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LEWISTON: Slowing wind of change 

The Town of Lewiston was caught unaware by the boom in cell phone towers during the 1990s.

“Our town ordinance was poor,” Frank Silvernail said. “It wasn’t worth the paper it was written on and we were starting to be steamrolled by the communications companies.”

Now, the town committee which was formed to deal with that issue is tackling another one: The interest in wind towers as a form of energy, both for small-scale residential towers and larger, commercial wind farms such as Steel Winds in Lackawanna.

“Some towns have said they don’t want wind towers and others say ‘come on in,’ ” Silvernail said. “We’re trying to be somewhere in the middle, protect residents’ interest and at the same time get some money out of these people.”

Silvernail is a member of the town Tower/Wind Energy Committee – which is currently in the preliminary stages of writing two town ordinances, one to deal with smaller towers and one for the larger ones.

Hopes are that the ordinances will be adopted by November, Committee Chairperson Emily Latko said. That’s when the town board’s moratorium on wind towers – which was passed to ensure none are put up without a town ordinance in place – is set to expire.

“We’re in the preliminary process of composing a wind energy law,” Latko said. “We’re just trying to incorporate things that would be good for our town.”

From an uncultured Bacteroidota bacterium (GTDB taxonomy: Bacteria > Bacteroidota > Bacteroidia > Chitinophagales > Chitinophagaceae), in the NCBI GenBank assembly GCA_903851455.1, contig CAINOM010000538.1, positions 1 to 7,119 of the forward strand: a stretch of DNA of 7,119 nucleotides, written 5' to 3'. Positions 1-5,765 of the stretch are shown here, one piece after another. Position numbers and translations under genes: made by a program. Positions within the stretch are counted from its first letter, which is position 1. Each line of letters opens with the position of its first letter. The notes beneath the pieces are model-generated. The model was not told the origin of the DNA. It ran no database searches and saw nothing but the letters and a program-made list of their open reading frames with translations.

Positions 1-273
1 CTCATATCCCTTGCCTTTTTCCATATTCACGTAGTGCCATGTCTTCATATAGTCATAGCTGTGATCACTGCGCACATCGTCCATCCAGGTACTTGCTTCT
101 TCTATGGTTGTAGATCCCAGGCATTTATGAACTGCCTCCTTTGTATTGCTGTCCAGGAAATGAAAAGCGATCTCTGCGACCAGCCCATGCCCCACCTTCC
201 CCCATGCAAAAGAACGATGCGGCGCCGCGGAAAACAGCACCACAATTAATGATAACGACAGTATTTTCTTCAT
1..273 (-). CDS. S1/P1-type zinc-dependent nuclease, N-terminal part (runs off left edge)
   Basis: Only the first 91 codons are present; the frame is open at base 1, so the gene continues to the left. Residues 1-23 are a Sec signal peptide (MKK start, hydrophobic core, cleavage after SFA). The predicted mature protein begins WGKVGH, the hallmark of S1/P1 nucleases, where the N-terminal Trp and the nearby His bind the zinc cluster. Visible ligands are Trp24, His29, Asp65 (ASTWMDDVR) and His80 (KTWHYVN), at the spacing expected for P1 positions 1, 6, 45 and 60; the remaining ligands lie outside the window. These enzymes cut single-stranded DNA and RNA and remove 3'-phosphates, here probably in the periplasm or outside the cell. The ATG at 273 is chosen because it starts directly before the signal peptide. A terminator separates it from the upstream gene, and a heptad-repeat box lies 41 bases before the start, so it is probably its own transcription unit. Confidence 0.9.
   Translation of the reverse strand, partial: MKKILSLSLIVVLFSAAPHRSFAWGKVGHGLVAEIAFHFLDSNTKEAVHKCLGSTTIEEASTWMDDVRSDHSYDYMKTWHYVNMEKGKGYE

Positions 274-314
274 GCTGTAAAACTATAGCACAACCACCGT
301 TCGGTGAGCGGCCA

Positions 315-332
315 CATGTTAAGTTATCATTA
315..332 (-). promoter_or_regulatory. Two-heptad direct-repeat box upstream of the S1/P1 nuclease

There are a series of issues that must be dealt with when it comes to wind towers, Silvernail said. Those include how much land they use, size and aesthetic impact on the surrounding area, noise concerns, the ability of larger turbines to fling ice up to a quarter-mile during wind storms in the winter and the possible impact on birds.

“We want to encourage local residents to put up some kind of a wind facility,” Silvernail said. “But on the other hand I’m sure that, as my neighbor, you don’t want that to fall on your house.”

Town Supervisor Fred Newlin said the town has to strike a balance on the issue of wind towers.

“The town’s interest here is preserving the character of the town,” he said. “We just don’t want to have wind towers anywhere and everywhere. We want to make sure there is minimal impact on neighbors and find the best place for them.”

By Dan Miner

Niagara Gazette

2 March 2008

This article is the work of the source indicated. Any opinions expressed in it are not necessarily those of National Wind Watch.

The copyright of this article resides with the author or publisher indicated. As part of its noncommercial educational effort to present the environmental, social, scientific, and economic issues of large-scale wind power development to a global audience seeking such information, National Wind Watch endeavors to observe “fair use” as provided for in section 107 of U.S. Copyright Law and similar “fair dealing” provisions of the copyright laws of other nations. Send requests to excerpt, general inquiries, and comments via e-mail.

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